203) Los Mac’s — “F.M. Y Cia”
From Chile’s Sgt. Pepper’s. The Rising Storm says that:
[The song] ha[s] what may be strident left-wing political lyrics [but] the vocals are pretty unintelligible, so it’s hard to say whether this is in fact a scathing indictment of United States media control in Chile or just another teenybopper love song.
204) Vashti Bunyan — “Train Song”
Vashti is now of course famous for being obscure, for “I’d Like to Walk Around in Your Mind” and for the Just Another Diamond Day album. But this ‘66 A-side is equally stunning. And the lyrics were really written by a man Vashti met on a train. Alisdair Clayre was “terribly uncool” as she remembers and would leave her poems inside milk bottles (liner notes to Dream Babes Vol. 5).
“[T]raveling north to find you. Train wheels beating . . . . Don’t even know what I’ll say when I find you. Call out your name, love, don’t be surprised. It’s so many miles and so long since I’ve met you. Don’t even know what I’ll find when I get to you. But suddenly now I know where I belong. . . . It’s many hundred miles and it won’t be long. . . . Nothing at all in my head to say to you. Only the beat of the train I’m on. Nothing I’ve learned all my life on the way to you. One day our love, it’s over and gone.”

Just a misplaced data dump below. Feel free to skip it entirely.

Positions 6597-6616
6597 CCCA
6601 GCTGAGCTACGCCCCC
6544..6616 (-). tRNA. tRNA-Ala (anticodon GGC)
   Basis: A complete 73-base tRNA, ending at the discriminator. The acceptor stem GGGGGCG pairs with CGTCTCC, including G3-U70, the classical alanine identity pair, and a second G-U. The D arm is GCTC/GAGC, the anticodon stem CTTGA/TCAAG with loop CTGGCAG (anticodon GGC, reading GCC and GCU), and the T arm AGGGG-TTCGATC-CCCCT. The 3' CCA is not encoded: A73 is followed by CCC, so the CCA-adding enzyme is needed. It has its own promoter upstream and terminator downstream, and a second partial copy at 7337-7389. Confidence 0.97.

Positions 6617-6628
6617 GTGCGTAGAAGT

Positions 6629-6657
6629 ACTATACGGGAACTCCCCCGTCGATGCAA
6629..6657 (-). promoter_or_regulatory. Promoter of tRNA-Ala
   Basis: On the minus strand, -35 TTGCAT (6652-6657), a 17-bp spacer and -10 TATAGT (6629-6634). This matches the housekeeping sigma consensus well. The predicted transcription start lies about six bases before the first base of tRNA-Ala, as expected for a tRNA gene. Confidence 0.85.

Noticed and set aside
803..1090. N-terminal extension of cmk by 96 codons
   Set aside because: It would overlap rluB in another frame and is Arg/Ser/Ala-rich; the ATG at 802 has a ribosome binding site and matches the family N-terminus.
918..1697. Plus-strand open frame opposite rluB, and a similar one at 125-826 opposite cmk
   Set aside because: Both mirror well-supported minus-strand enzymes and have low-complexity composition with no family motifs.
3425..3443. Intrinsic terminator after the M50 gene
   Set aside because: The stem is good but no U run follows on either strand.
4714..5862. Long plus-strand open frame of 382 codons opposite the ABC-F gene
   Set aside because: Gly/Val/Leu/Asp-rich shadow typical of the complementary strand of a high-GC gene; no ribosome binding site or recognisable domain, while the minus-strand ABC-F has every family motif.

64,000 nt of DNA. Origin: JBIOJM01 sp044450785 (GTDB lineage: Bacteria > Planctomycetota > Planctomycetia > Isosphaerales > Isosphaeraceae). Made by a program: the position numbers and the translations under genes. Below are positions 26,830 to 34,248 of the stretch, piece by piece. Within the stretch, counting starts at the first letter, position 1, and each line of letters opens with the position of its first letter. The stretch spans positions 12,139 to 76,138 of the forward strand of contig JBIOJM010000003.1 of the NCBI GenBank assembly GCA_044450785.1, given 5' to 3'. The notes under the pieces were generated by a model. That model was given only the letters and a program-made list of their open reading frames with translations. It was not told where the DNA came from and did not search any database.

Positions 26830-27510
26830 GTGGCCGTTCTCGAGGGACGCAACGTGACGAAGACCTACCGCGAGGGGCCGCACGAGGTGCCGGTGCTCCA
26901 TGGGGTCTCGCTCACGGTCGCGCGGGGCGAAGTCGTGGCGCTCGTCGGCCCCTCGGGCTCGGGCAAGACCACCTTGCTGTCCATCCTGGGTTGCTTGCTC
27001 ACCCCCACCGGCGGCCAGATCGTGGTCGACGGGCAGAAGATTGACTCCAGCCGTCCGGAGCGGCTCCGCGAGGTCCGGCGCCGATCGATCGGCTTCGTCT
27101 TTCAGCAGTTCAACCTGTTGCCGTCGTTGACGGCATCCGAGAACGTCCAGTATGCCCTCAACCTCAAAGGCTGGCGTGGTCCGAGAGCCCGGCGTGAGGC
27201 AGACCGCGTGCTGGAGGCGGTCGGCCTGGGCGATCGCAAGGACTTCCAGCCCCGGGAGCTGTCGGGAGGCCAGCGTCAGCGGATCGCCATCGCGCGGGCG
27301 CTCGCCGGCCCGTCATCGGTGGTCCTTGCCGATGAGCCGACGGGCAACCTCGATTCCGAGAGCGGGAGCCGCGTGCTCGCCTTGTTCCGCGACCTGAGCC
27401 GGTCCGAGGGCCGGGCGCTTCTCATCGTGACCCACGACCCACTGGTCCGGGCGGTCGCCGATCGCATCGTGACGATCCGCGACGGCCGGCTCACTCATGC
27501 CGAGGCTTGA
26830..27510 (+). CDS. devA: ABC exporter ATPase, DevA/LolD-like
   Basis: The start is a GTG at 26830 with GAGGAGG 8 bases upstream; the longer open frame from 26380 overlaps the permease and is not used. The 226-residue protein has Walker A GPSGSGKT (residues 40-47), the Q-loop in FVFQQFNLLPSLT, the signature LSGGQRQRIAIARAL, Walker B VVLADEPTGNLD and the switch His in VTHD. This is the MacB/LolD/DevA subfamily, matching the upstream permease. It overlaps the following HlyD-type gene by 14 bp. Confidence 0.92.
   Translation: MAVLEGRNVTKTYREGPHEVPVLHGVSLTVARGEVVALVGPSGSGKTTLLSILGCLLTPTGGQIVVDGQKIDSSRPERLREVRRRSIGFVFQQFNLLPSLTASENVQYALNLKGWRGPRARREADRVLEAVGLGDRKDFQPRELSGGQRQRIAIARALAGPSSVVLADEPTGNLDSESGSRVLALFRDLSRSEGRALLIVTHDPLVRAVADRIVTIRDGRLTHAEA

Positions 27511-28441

205) The Scandal — “Girl, You’re Goin’ Out a My Mind”
‘67 A-side. When compilers as fastidious as the Fading Yellow crew can only say “no info available,” you know this is obscure garage rock!
“I’ve been living in the dumps and moving in the backyard of my mind. You’ve been calling all the trumps and you won’t quit till you know I stopped trying.”